Researchers studying mice have found a driver of bone loss related to cancer treatment.
They’ve shown that radiation and chemotherapy can halt cell division in bone, which results in a stress response referred to as senescence.
Bone loss that can lead to osteoporosis and fractures is a major problem for cancer patients who receive chemotherapy and radiation. Since the hormone estrogen plays an important role in maintaining bone health, bone loss is especially pronounced among postmenopausal women with breast cancer who get treatment with therapies aimed at eliminating estrogen.
Men and children treated for other cancers also experience bone loss, suggesting that eliminating estrogen isn’t the only trigger leading to bone degeneration.
The cause of bone loss
According to the new study, cell senescence drives bone loss in female mice beyond that seen from the absence of estrogen alone. The researchers further found that this process occurs in males and females and is independent of cancer type. And perhaps most importantly, the researchers showed that such bone loss can be stopped by treating the mice with either of two investigational drugs already being evaluated in clinical trials.
“Researchers have understood that this bone loss has to be due to more than just hormone loss,” says senior author Sheila A. Stewart, the associate director for basic sciences at Siteman Cancer Center at Barnes-Jewish Hospital and professor of cell biology & physiology at Washington University School of Medicine in St. Louis.
“Cancer patients who receive chemotherapy and radiation lose a lot more bone than women with breast cancer treated with aromatase inhibitors, which eliminate estrogen. And children who have not yet gone through puberty, and aren’t making much estrogen, also lose bone. We wanted to understand what causes bone loss beyond a lack of estrogen and whether we can do anything to stop it.”
Stopping bone loss could improve quality of life for cancer patients. Bone loss leads to an increased risk of fractures that continues many years after treatment. This loss of bone density makes it much more likely that patients will develop fractures in the pelvis, hips, and spine, which affect mobility and increase the risk of death.
The researchers studied bone loss in mice treated with two common chemotherapy drugs—doxorubicin and paclitaxel—as well as in mice that received radiation to one limb, to understand whether the bone loss effects were similar in different types of cancer therapies. In all situations, the treatments induced the process of cellular senescence.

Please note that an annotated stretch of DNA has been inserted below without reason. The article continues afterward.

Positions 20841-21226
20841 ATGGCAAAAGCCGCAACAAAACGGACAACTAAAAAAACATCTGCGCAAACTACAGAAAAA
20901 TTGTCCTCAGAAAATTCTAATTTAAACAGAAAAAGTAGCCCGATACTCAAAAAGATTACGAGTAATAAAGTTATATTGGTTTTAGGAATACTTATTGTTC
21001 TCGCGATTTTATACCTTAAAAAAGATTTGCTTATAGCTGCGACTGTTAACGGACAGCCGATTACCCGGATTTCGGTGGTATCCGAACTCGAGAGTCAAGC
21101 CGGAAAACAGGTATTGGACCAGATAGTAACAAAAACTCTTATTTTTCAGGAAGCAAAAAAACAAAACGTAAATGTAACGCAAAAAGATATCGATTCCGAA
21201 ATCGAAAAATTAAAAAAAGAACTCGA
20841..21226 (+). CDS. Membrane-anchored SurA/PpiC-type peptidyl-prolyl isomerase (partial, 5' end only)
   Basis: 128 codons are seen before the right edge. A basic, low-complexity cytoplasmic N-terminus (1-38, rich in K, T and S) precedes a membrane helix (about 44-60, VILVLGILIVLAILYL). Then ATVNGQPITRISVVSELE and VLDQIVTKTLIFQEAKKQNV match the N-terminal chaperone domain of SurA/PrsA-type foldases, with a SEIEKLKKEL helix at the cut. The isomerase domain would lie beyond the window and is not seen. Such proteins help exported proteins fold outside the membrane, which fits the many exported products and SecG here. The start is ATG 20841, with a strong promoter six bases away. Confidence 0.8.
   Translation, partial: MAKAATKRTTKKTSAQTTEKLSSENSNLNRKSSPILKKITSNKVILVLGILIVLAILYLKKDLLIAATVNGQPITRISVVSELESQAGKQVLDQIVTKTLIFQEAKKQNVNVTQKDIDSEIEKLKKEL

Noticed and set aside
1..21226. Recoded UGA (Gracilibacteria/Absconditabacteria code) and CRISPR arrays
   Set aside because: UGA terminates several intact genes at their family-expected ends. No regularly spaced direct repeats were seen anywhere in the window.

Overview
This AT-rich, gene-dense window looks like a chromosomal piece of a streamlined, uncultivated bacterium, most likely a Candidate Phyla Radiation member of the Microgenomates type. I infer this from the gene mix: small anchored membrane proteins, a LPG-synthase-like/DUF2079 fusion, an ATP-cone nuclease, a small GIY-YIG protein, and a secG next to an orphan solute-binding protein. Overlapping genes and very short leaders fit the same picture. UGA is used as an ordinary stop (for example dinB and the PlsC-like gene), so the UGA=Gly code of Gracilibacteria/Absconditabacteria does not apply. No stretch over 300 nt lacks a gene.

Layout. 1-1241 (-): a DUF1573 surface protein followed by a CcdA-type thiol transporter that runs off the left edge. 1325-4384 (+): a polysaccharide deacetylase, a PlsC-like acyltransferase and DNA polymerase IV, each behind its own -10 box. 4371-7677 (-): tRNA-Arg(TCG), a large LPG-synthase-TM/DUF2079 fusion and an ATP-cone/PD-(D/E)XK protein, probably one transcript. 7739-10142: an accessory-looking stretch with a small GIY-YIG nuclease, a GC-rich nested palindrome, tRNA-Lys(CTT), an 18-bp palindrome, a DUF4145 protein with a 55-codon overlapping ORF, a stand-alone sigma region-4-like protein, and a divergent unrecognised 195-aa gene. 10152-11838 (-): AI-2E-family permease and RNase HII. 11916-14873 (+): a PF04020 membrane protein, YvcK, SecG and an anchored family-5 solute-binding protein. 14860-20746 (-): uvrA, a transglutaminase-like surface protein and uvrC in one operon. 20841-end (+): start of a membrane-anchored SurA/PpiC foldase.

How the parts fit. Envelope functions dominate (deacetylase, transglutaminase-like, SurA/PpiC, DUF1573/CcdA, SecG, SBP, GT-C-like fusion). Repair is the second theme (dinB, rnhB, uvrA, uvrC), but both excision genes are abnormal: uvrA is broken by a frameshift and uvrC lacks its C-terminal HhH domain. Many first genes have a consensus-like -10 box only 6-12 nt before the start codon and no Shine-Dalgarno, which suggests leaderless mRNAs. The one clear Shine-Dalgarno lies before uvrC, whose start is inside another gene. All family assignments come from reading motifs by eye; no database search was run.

“Senescence is a chronic stress response in a cell that stops it from dividing and also results in the release of many molecules, some of which we showed drive bone loss,” says Stewart.
The cells in mouse bones that the cancer therapies most affected included those responsible for bone remodeling. These are sets of cells that strike a vital balance between dismantling old bone and building new bone in its place. This balance is disturbed in conditions such as osteoporosis, in which the bone-building cells can no longer keep up with the bone-dismantling cells. The new study suggests that the balance is even more off-kilter following cancer therapy: Bone-building cell activity slows down, and the activity of cells that remove old bone actually accelerates.
Cancer treatment without affecting bones
The researchers showed they could prevent bone loss in the mice if they took steps to remove the cells that are no longer dividing, thus eliminating the molecular signals that the cells produce that drive bone loss. Toward possible therapies, they then showed they could achieve a similar effect with two different types of compounds that block these molecular signals.
The investigational drugs, a p38MAPK inhibitor and a MK2 inhibitor, block different parts of the same pathway leading to bone loss. Stewart and her colleagues also published a study in 2018 showing that the two inhibitors slowed the growth of metastatic breast cancer in mice. The p38MAPK inhibitor is being tested in US clinical trials for inflammatory diseases, such as chronic obstructive pulmonary disease (COPD). And the MK2 inhibitor is about to be evaluated as a therapy for rheumatoid arthritis.
Cancer patients at risk of bone loss are often treated with drugs for osteoporosis, including bisphosphonates and denosumab. Both have some undesirable side effects, such as muscle and bone pain and, because of the way they work, they may be less desirable for children whose bones are still growing.
“The inhibitors we studied have extremely low toxicity, so we are interested in exploring whether they could be an improved option to stop bone loss in children receiving cancer therapy,” Stewart says.
“We’re also interested in pursuing a clinical trial to evaluate these drugs in women with metastatic breast cancer to see if we can slow metastatic growth and also preserve bone health in these patients.”
The study appears in Cancer Research.
Support for the work came from the National Institutes of Health, Washington University School of Medicine, and the Children’s Discovery Institute of Washington University and St. Louis Children’s Hospital.